Second, as far as compression ratios go... just for your reference/curiosity... most album WAV files that I compress at level 8 (max) hit an average of about a 30% reduction in file size vs. the original. So most of them end up being just 70% the size of their original, uncompressed sources... with NO LOSS of audio, whatsoever. You've gotta love lossless compression... it's one of the few scenarios where you can literally get "something for nothing"... (but no chicks for free... sorry). In fact, if chicks hear you talking about any of this stuff, you won't be getting chicks for free, OR with a major credit card, even... unfortunately discussing the dynamics of lossless audio compression algorithms does NOT get them hot and bothered. It just gets them bothered. LOL. We all know that already, though. wink.gif



This post has been edited by Chinch: Mar 27 2012, 11:32
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Porcus
post Mar 27 2012, 11:31
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QUOTE (Chinch @ Mar 27 2012, 11:08) *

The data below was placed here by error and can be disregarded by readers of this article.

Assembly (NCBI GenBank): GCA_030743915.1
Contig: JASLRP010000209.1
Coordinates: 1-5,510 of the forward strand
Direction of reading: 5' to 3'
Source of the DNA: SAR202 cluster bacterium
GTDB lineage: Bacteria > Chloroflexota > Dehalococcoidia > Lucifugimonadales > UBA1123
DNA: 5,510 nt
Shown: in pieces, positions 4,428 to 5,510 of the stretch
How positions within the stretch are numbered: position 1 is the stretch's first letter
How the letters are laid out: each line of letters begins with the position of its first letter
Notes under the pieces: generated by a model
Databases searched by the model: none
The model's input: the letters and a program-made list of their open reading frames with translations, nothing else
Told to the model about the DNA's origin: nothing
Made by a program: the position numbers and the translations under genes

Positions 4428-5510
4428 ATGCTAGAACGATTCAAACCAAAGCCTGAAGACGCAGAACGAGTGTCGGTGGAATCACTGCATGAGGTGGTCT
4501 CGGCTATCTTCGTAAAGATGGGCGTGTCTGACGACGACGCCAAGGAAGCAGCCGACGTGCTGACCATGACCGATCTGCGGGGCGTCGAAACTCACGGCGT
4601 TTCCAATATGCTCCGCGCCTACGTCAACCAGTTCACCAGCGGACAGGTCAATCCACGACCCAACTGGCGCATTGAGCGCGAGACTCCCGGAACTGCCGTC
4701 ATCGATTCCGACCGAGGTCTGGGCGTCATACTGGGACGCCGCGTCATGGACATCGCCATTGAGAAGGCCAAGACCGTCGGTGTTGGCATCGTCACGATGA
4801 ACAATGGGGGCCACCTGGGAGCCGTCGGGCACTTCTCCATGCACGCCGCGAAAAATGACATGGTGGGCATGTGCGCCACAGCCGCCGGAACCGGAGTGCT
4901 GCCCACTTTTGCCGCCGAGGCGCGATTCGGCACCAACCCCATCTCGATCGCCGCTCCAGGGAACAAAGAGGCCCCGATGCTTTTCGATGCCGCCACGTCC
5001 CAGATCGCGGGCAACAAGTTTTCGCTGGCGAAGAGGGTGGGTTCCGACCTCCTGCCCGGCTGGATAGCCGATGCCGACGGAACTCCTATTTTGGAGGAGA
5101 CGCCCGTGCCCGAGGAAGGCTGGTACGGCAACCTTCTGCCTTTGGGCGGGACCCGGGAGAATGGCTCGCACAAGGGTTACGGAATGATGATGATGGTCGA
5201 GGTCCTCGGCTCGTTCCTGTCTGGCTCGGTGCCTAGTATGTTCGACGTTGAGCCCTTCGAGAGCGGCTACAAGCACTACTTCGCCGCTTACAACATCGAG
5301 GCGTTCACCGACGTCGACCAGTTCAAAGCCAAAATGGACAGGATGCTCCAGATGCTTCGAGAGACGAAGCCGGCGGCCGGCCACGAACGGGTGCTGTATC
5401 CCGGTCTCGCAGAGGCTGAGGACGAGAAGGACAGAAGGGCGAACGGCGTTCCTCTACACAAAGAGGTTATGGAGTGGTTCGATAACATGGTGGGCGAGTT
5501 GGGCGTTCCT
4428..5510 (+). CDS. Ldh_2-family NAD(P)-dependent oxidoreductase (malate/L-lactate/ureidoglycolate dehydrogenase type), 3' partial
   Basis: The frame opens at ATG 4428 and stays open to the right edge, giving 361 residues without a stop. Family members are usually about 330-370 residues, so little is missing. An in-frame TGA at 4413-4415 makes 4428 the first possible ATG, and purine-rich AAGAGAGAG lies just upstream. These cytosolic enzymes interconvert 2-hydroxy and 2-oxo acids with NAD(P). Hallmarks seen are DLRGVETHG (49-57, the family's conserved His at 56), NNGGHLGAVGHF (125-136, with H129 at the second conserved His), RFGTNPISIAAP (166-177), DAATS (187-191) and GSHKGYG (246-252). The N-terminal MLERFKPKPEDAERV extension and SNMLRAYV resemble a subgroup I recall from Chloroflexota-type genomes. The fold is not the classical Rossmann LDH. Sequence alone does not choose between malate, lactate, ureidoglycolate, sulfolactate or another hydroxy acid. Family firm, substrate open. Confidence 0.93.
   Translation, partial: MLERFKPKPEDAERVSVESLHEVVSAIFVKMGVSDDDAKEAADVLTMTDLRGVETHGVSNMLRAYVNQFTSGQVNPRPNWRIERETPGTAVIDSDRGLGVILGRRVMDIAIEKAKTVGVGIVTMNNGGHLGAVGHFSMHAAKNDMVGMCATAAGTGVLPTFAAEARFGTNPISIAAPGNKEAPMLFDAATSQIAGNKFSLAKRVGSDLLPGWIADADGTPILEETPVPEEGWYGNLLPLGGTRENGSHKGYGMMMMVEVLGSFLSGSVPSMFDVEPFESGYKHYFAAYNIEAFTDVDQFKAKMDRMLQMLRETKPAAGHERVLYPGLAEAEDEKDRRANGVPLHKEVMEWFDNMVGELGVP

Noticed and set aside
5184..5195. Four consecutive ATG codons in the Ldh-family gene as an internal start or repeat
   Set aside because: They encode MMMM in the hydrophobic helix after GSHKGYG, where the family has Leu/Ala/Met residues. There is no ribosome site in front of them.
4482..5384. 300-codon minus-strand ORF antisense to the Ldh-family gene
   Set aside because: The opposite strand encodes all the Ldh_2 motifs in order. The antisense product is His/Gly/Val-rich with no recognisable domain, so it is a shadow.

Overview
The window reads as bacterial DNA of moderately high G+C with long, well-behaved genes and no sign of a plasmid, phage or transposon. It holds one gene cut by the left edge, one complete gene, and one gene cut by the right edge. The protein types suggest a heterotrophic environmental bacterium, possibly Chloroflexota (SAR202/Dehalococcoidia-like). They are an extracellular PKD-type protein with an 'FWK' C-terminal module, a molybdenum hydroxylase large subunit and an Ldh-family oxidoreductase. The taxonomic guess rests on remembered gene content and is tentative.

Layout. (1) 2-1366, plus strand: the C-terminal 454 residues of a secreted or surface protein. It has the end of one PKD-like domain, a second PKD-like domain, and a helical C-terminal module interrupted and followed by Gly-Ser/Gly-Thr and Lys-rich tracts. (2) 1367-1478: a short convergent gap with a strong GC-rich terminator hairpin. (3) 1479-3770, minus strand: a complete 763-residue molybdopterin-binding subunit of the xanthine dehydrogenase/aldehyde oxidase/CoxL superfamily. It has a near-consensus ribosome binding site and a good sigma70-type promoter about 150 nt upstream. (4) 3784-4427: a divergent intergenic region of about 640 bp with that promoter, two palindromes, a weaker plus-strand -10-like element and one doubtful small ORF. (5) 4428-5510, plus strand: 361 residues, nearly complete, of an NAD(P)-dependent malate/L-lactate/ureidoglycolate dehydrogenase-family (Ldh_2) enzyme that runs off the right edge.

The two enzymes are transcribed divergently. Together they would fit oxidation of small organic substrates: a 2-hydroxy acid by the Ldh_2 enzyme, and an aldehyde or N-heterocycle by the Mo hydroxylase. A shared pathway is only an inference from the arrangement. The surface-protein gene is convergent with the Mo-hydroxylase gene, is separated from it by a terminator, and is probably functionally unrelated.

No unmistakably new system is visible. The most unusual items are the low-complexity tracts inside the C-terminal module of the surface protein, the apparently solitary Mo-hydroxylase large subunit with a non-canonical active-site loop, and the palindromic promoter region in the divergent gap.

the greater the compression of the FLAC file, the more CPU/memory it is likely to use when you are PLAYING that file.


Nope, FLAC decodes at practically the same speed regardless of compression level (and it is very fast). If you look at http://flac.sourceforge.net/comparison_all_procdectime.html , the differences are miniscule, and it isn't even so that better compression takes longer time.

TAK and WavPack are fairly close to the same behaviour.


As for checking lossiness, it is easier to use foobar2000's bit comparator than md5ing files (which could fail due to headers and tags and whatnot ... actually, fb2k's bit comparator might at worst give miniscule differences due to roundoff errors on mp3 files, but you will usually not use it for those cases anyway).